Black Watch was recommended to me by a friend at work, who swore it was the best piece of theatre she had ever seen. After that bold statement I couldn’t resist going to experience it for myself.
The Black Watch is an esteemed army infantry battalion from the Royal Regiment of Scotland. Their obscure name allegedly came from the dark tartan they used to wear to watch over the Highlands. This regiment has an important history which is explored within the action of the play, a truly fascinating timeline. I particularly enjoyed the sequence in which we watched one soldier being dressed and undressed continually by all the other men to display the regiment’s changing uniform over time. It was quite beautiful demonstrated in this way.
The music that occurs intermittently throughout the show is haunting and moving: various clips of Snow Patrol and Michael Nyman as well as authentic regimental songs are cleverly used. And then of course there are the constant sounds of mortars, IEDs and C-bombs. Often the men sing enthusiastically along to the tunes, with an endearing pride. The language is crude even filthy throughout, and yet it soon feels natural to hear the men speaking in this way. There is an element of dance in this production too, although it is more like atmospheric abstract movement. Violence is shown through stylised miming that is quite balletic, a dramatic juxtaposition with the hard army demeanour.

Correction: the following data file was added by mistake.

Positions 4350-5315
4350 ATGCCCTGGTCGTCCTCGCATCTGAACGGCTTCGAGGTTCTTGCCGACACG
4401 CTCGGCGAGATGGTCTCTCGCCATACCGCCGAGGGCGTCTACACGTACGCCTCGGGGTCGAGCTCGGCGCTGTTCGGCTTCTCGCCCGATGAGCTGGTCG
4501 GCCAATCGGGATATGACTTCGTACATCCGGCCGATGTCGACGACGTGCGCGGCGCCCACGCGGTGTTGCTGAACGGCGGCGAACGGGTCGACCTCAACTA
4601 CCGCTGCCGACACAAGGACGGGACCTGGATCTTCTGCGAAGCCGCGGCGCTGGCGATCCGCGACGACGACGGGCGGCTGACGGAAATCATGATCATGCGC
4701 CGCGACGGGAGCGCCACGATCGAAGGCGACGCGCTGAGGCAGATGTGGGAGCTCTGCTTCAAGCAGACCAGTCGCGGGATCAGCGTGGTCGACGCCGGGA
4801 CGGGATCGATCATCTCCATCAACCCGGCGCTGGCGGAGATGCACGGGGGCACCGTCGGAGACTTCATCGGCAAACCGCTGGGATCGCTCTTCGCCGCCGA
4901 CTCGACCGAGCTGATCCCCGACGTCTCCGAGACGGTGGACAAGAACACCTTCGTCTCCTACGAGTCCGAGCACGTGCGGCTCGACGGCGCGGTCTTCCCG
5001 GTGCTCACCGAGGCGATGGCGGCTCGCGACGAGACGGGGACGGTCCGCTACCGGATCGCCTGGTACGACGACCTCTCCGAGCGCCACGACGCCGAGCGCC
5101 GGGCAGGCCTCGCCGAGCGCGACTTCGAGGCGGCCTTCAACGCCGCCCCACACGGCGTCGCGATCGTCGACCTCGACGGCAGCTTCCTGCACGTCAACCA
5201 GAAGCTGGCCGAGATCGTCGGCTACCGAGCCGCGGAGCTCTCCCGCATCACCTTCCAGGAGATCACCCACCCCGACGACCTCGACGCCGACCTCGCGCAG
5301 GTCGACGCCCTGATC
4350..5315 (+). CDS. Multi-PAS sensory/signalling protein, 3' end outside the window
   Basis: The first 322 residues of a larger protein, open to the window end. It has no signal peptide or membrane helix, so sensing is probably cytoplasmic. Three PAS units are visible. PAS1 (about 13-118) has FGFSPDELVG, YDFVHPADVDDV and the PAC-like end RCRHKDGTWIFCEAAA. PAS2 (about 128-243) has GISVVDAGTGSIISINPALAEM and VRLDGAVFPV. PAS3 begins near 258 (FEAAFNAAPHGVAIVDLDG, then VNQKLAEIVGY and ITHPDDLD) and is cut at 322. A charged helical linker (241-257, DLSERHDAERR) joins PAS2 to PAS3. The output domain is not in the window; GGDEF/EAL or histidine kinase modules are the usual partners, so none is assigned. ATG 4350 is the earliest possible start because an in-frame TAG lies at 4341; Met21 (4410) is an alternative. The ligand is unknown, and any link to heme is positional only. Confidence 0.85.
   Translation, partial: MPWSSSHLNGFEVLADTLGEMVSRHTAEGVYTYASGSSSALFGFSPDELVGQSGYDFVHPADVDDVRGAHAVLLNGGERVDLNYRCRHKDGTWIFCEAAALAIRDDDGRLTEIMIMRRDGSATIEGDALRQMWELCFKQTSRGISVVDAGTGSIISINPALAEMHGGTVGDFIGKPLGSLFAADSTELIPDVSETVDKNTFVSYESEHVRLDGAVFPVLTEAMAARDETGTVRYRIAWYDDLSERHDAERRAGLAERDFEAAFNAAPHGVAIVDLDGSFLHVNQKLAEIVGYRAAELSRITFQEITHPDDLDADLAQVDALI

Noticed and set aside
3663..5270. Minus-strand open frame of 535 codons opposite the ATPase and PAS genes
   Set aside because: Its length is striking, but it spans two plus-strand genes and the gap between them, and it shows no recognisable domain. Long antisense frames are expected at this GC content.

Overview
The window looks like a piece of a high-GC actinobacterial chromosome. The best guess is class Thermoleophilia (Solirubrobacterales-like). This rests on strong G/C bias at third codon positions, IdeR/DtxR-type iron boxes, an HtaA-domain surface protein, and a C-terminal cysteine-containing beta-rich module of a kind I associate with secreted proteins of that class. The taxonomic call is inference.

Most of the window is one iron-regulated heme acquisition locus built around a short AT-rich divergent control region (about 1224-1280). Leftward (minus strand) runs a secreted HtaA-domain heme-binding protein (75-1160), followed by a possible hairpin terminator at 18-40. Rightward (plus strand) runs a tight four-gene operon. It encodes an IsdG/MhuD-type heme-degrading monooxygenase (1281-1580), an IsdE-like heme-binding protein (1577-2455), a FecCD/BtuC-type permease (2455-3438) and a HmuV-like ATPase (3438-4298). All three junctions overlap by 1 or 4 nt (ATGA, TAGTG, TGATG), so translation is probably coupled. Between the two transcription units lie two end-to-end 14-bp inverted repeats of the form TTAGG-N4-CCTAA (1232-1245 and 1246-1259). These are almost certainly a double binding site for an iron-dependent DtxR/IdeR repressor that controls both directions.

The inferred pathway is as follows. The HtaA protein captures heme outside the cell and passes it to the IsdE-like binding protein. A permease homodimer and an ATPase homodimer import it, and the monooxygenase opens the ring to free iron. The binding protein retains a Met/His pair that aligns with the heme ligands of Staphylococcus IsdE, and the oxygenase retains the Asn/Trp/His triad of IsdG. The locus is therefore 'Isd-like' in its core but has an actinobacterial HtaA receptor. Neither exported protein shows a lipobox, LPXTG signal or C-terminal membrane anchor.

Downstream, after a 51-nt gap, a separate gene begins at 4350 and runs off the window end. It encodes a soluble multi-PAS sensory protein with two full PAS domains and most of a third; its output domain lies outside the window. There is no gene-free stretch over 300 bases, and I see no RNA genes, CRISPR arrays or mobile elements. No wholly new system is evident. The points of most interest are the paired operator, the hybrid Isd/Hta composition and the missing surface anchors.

The narrative focuses on the Black Watch’s involvement in Iraq. Jack Lowden is superb as Cammy, he is devoted and yet understandably bitter. Jamie Quinn is sweet playing Fraz, a strangely evocative performance as a less fortunate soldier. The rest of the all male cast are similarly commendable, and as a whole create a powerful and intense piece of theatre.
I forgot these men are actors, I completely believed, for the 110 minutes that Black Watch runs that the men were soldiers. The Black Watch is known for its exceptionally strong sense of identity and camaraderie, a mindset that is portrayed immaculately by the boys on stage.
Many nights are already sold out, so be quick about getting your tickets for Black Watch, this is a play not to miss.
Black Watch, at the Barbican Arts Centre, until 22nd January. Tickets £35/40